Love & Loyalty by Tere Michaels
Detective Jim Shea is a Seattle homicide detective who has never taken his work home with him ~ until now. A case has gotten under his skin and though it’s "over," it isn’t for Jim. The emotional toll has left him vulnerable and tied to the victim’s dying father.
Meanwhile, Hollywood comes calling for a hot story, and screenwriter Griffin Drake sees the tragic case as his ticket to more serious fare than his usual action blockbusters. But to get the whole story he needs to win over the stoic and protective Detective Shea.
Neither man has had much luck when it comes to romance or long-term relationships and neither is particularly looking but there’s an attraction from their first meeting that can’t be denied. Their impromptu first date seems to have no end in sight ~ quickly becomes a barreling freight train of romance.
Looming problems outside threaten their relationship ~ death, secrets and broken trust ~ and they’ll have to learn loyalty to save their new found love.
Tere Michael’s follow up to the popular "Faith & Fidelity" is an entirely different book and stands easily on its own for those that haven’t read the previous book. Other than a very brief phone conversation, the characters from "Faith & Fidelity" don’t appear in this book and therefore readers won’t be missing any context if they pick up "Love & Loyalty" first. Other than the high quality writing and wonderful characterization, there are very few similarities between the stories. "Love & Loyalty" has a depth of emotion and a richness to the characters that comes across very well, but the hints of humor keep the story moving quickly and easily. Therefore while this is a solid and highly entertaining story, it lacks the emotional impact of the first book. That’s ok and readers will definitely want to read this book, as it’s a thoroughly engaging story.
Jim Shea is still dealing with the emotional impact of a not-guilty jury verdict in the last homicide case he worked. As a result, he’s become close to the victim’s father and is asked to consult on a movie project being proposed about the case and family. Jim isn’t sure the movie is a good idea but the screenwriter, Griffin Drake, is certainly good to look at. When Jim and Griffin go on an extended first date, the two start to wonder about a potential future when neither knows the meaning of healthy commitment. At the same time, some undiscovered details threaten to derail Griffin’s movie project and could impact their burgeoning romance.
The plot itself is perhaps the weaker aspect of the book, although not by much. The story moves swiftly as a mix of character driven and plot driven action. The characters get together rather quickly and although there are some doubts and concerns about the ease of their relationship, neither questions it much at first or even later. The side-plot involving both men’s jobs and the movie deal is interesting but really without much weight. The various twists the story takes are quick and keep the action always moving, culminating in a surprisingly fast read. The characters themselves are fresh, sharp, witty, and thoroughly engaging, which makes up for any lack of substance in the plot. Unfortunately the ending left several issues partially resolved, but that doesn’t take away any enjoyment from the story, which is a true testament to the good writing.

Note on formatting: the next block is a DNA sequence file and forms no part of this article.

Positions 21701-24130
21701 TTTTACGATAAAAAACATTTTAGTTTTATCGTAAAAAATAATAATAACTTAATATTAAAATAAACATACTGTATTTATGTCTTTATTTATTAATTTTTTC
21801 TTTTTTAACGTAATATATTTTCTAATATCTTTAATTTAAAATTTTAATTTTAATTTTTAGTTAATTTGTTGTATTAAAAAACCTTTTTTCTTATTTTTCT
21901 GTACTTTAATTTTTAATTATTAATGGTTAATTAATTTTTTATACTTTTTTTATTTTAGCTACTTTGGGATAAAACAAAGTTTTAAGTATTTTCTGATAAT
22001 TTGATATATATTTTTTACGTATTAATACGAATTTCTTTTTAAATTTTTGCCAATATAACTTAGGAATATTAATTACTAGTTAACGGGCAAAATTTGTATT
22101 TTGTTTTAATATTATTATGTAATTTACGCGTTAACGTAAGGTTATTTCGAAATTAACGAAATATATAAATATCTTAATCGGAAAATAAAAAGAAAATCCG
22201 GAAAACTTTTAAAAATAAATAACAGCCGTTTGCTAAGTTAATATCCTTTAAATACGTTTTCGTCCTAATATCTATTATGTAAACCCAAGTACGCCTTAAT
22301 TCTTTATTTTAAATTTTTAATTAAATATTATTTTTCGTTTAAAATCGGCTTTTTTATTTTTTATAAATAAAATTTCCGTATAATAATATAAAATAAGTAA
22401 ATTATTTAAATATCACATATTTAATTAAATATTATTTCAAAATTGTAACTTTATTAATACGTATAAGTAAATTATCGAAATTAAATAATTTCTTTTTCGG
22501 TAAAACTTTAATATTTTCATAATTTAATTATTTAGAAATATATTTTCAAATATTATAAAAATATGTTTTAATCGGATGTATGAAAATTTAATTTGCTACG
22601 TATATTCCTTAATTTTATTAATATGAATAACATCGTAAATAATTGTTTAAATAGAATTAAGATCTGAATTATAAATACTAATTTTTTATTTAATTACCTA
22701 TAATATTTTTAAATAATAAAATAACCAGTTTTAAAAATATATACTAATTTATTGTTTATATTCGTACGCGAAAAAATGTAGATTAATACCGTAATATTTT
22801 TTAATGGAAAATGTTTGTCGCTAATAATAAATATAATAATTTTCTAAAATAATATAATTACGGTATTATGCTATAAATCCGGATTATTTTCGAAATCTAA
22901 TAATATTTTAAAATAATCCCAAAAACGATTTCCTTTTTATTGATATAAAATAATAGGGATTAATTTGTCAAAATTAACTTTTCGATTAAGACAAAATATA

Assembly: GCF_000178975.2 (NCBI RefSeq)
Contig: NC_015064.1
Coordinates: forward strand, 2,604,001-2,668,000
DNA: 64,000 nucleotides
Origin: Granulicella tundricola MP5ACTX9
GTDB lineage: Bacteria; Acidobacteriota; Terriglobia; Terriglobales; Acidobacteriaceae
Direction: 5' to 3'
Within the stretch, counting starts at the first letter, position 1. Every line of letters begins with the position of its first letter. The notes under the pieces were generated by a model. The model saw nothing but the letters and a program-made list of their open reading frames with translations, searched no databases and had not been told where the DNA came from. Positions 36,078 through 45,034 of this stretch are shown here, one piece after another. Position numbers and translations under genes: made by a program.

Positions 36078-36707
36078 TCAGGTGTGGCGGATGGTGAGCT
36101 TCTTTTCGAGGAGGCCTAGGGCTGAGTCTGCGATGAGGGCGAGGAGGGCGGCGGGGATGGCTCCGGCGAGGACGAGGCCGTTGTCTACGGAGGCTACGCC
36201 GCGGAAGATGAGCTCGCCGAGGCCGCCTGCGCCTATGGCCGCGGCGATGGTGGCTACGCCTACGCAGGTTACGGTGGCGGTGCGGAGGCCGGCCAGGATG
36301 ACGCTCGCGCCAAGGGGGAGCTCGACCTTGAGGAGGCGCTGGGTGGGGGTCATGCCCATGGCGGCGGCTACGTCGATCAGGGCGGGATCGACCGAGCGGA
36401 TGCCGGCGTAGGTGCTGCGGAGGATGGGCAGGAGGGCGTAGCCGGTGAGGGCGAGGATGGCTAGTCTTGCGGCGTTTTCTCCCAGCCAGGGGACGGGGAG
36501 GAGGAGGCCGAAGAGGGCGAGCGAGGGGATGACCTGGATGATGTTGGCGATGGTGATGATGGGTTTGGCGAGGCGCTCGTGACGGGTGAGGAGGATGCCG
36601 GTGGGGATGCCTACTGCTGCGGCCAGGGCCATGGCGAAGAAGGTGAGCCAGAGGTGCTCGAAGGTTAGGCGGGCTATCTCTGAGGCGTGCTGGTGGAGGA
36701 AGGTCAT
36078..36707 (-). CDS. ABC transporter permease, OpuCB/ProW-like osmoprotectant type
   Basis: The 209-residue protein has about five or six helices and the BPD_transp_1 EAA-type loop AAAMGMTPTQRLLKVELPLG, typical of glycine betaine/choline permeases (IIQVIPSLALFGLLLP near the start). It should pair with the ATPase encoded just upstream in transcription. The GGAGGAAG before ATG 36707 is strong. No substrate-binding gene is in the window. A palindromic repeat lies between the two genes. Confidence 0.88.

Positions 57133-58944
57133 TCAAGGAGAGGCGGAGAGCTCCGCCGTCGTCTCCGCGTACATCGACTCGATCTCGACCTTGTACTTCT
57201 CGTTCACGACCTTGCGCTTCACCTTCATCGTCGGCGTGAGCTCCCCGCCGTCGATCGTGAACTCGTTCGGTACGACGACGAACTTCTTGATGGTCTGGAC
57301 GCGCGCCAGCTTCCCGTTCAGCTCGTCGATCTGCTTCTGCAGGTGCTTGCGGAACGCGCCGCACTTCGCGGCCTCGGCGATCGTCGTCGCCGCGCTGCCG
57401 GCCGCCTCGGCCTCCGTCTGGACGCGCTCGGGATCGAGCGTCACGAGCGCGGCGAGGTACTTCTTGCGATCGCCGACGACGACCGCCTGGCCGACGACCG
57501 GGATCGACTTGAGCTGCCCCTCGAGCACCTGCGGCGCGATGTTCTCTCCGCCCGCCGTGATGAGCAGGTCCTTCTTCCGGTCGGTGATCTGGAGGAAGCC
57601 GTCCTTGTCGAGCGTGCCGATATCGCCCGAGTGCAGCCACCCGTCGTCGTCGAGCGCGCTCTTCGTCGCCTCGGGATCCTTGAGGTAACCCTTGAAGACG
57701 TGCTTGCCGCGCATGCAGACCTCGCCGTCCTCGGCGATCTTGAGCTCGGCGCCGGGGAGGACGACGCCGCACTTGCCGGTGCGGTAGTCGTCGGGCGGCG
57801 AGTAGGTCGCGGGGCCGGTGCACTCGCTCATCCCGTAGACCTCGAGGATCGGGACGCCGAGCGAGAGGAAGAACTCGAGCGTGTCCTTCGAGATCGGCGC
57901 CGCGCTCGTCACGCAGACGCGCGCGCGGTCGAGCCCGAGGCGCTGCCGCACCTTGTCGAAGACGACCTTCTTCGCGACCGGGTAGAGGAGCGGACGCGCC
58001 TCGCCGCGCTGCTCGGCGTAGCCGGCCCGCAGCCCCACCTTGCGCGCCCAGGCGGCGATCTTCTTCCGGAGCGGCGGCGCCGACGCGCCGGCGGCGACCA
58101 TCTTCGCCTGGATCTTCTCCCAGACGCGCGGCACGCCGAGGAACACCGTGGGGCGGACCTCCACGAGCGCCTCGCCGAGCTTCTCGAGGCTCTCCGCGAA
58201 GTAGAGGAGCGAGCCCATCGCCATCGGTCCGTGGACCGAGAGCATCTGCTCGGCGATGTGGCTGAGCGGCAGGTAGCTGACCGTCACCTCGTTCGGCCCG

The characters really shine with the rich emotion and texture that colors each unique individual. From Jim’s obsessive cleanliness to Griffin’s adorable love of the bed and even Daisy’s bitter, unhappy attention seeking ~ each of the cast is fully developed and three dimensional with an honesty to their personality that connects to the reader. Jim and Griffin especially have an instant chemistry and an exciting relationship with their banter and witty commentary that makes an enjoyable story and immerses the reader into their world so much you forget it’s a story you’re reading and enjoy the journey with the characters. I almost wish there had been less outside influence as the story is less engaging when the focus shifts from Jim and Griffin together. However, the scenes between Griffin and Daisy are wonderfully written and show a dynamic, complex, and flawed relationship in its fragile beauty. All of the supporting characters are well drawn and none, even Lina and Jules, have a purpose and real uniqueness to their character regardless of how little or how often they are seen.
The writing as I’ve said is solid with a deft hand in delivering intense emotion alongside whimsy and humor. The light touch keeps the story from being too dark and melodramatic even as the themes of murder, death, betrayal, heartache, and fear are all apart of the story. Interestingly this light touch leaves the book with a somewhat disconnected feeling and lacking the weight and impact of the first book, yet this is great for an absorbing, well written, and enjoyable story. Fans of the author will definitely want to pick up this offering and those new to Michaels, but fans of great stories in the m/m romance genre, won’t be disappointed. I thoroughly enjoyed reading this story and eagerly await any new books by this author, either stand-alone books or sequels.
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